British Book Awards

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The British Book Awards or Nibbies are literary awards for the best UK writers and their works, administered by The Bookseller. The awards have had several previous names, owners and sponsors since being launched in 1990, including the National Book Awards from 2010-2014.

Book award history[edit]

The British Book Awards or Nibbies ran from 1990–2009 and founded by the editor of Publishing News.[1] The award was then acquired by Agile Marketing which renamed it the National Book Awards with headline sponsors Galaxy National Book Awards (2010–11) (sponsored by Galaxy) and Specsavers National Book Awards (2012-2014) (sponsored by Specsavers).[2] There were no National Book Awards in 2015-2016.[3] In 2017 the award was acquired by The Bookseller and renamed to the original British Book Awards or Nibbies..[1]

In 2005, The Bookseller launched a separate scheme, The Bookseller Retail Awards (winners not listed in this article). In 2010, running parallel to the National Book Awards, The Bookseller combined The Nibbies with its retail awards to produce The Bookseller Industry Awards (winners not listed in this article). In 2017 The British Book Industry Awards were renamed as The British Book Awards after it acquired the National Book Awards from Agile Marketing.[1]

It is known as the Nibbies because of the golden nib-shaped trophy given to winners.[4]

Award winners[edit]

Book of the Year[edit]

Prior to 2010 the Best was a unique winner. Starting in 2010, the Best was chosen by the public via open internet vote from among one of the winning books in the other categories.

Children's Book of the Year[edit]

Previously called British Children's Book of the Year. Renamed to Children's Book of the Year in 2010.

Début Book of the Year[edit]

Previously called the Newcomer of the Year. Name changed to New Writer of the Year in 2010. Name changed to "Début Book of the Year" in 2017.

Fiction Book of the Year[edit]

Previously called Popular Fiction Award. Name changed to Popular Fiction Book of the Year in 2010. Name changed to Fiction Book of the Year in 2017.

Crime & Thriller Book of the Year[edit]

Previously called the Crime Thriller of the Year. Name changed to Thriller & Crime Novel of the Year in 2011. Name changed to Crime & Thriller Book of the Year in 2017.

Non-Fiction: Lifestyle Book of the Year[edit]

  • 2017 – Hello, is this planet Earth?Tim Peake

Non-Fiction: Narrative Book of the Year[edit]

  • 2017 – East West Street: On the Origins of Genocide and Crimes against HumanityPhilippe Sands

Bestseller Award[edit]

Named Bestseller of the Year in 1991. Renamed Bestseller Award in 2017.

Retired awards[edit]

The following awards are no longer active.

Biography/Autobiography of the Year[edit]

Previously called Biography of the Year. Name changed to Biography/Autobiography of the Year in 2010.

Popular Non-Fiction Book of the Year[edit]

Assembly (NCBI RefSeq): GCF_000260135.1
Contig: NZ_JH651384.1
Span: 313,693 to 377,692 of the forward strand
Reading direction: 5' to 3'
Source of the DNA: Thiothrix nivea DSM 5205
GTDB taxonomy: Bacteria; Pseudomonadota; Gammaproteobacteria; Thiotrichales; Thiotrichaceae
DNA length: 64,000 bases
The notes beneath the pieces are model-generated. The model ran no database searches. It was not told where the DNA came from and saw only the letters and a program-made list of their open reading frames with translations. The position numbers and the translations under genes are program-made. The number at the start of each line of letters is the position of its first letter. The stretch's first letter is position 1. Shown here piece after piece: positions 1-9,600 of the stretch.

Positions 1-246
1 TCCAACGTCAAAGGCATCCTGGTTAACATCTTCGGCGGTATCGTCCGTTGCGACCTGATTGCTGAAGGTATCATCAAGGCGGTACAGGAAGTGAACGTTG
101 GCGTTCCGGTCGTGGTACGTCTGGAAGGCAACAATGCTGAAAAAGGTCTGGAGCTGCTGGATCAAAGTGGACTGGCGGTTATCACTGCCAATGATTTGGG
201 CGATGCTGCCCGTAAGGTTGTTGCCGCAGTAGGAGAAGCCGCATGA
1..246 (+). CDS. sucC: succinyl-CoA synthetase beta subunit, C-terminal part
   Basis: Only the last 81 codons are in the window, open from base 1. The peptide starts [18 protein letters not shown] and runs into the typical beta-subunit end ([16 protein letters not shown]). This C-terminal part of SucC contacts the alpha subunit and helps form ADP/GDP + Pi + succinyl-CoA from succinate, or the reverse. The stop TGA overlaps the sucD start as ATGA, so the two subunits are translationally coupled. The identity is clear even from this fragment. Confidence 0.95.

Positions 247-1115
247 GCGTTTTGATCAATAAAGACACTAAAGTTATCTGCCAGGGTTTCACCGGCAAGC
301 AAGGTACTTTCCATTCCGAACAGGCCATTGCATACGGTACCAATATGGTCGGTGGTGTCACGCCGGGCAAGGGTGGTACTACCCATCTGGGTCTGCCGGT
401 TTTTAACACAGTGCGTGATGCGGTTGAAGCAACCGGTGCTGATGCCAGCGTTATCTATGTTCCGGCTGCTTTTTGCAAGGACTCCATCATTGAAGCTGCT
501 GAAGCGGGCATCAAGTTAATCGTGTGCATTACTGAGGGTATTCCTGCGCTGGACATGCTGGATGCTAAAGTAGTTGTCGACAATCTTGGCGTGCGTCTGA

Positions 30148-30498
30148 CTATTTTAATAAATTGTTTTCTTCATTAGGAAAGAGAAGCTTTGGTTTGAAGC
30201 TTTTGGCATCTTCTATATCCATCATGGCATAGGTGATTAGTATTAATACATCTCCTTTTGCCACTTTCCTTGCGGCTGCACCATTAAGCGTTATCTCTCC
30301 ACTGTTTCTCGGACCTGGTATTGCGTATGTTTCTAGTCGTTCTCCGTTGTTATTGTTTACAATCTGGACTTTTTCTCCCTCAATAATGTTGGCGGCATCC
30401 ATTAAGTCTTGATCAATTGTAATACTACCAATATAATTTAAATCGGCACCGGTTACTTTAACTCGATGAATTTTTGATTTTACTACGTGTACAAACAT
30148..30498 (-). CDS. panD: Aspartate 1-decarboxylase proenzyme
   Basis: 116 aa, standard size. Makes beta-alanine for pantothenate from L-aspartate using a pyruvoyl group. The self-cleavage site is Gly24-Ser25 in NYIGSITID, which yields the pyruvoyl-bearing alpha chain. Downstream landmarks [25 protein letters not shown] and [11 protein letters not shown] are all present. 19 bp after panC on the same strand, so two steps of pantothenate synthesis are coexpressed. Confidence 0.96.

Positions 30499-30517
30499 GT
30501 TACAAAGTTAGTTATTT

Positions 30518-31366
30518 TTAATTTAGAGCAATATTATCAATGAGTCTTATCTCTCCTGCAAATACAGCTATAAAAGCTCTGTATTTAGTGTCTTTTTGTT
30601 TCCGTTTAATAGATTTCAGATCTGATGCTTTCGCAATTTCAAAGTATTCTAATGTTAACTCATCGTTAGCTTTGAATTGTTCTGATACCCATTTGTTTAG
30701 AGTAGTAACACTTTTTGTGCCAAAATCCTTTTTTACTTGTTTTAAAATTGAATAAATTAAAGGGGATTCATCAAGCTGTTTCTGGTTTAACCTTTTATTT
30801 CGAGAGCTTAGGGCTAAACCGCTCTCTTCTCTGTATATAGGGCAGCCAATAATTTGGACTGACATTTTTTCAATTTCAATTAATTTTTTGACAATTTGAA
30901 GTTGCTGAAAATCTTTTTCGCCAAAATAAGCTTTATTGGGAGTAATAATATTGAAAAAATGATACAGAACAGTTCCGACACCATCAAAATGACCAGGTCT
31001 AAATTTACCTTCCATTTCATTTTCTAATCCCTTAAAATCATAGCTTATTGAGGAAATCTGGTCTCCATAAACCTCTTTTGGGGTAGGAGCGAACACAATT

Audiobook of the Year[edit]

Food & Drink Book of the Year[edit]

Paperback of the Year[edit]

Outstanding Achievement[edit]

Previously called the Lifetime Achievement Award (1993–2009). Renamed to Outstanding Achievement Award in 2010.

UK Author of the Year[edit]

Previously called Author of the Year. Renamed to UK Author of the Year in 2010.

International Author of the Year[edit]

Richard & Judy Best Read of the Year[edit]

The Children's Author of the Year[edit]

Illustrated Children's Book of the Year[edit]

Illustrated Book of the Year[edit]

The TV and Film Book of the Year[edit]

The Literary Fiction Award[edit]

The History Book of the Year[edit]

The Sports Book of the Year[edit]

The deciBel Writer of the Year[edit]

The Fastest Selling Biography of All Time[edit]

The Travel Writer of the Year[edit]

The Fantasy and Science Fiction Author of the Year[edit]

See also[edit]

References[edit]

  1. ^ a b c "The British Book Awards - a History". The Bookseller. Retrieved 11 August 2017. 
  2. ^ "Specsavers announced as headline sponsor". nationalbookawards.co.uk. 15 September 2012. Retrieved 4 November 2012. 
  3. ^ "National Book Awards homepage". National Book Awards. Archived from the original on 4 November 2016. There will be no event during 2015 and no date yet set for title submissions 
  4. ^ "About the British Book Awards". The Bookseller. 2017. Retrieved 11 August 2017. 
  5. ^ "Jessie Burton's The Miniaturist Wins Specsavers Book Of The Year 2014 Award". National Book Awards. 22 December 2015. Retrieved 14 March 2015. 
  6. ^ Press Association (26 December 2013). "Neil Gaiman novel wins Book of the Year". The Guardian. Retrieved 27 December 2013. 
  7. ^ Alison Flood (26 December 2012). "Fifty Shades of Grey voted the most popular book of 2012". The Guardian. Retrieved 26 December 2012. 
  8. ^ a b c d e f g h Alison Flood (27 November 2014). "David Nicholls and David Walliams win top prizes at National Book Awards". The Guardian. Retrieved 14 March 2015. 
  9. ^ a b c d e f g h i j "Neil Gaiman Wins Specsavers Book of the Year 2013!". nationalbookawards.co.uk. 26 December 2013. Retrieved 27 December 2013. 
  10. ^ a b c d e f g h i j k Alison Flood (5 December 2012). "EL James comes out on top at National Book awards". The Guardian. Retrieved 5 December 2012. 
  11. ^ a b "Mary Berry wins outstanding achievement book award". BBC News. 27 November 2014. Retrieved 14 March 2015. 
  12. ^ "JK Rowling Biography". Biography Channel. Retrieved 26 August 2013. Rowling was named Author of The Year at the British Book Awards in 2000 
  13. ^ "Entertainment Bainbridge author of the year". BBC. 5 February 1999. Retrieved 26 August 2013. 

External links[edit]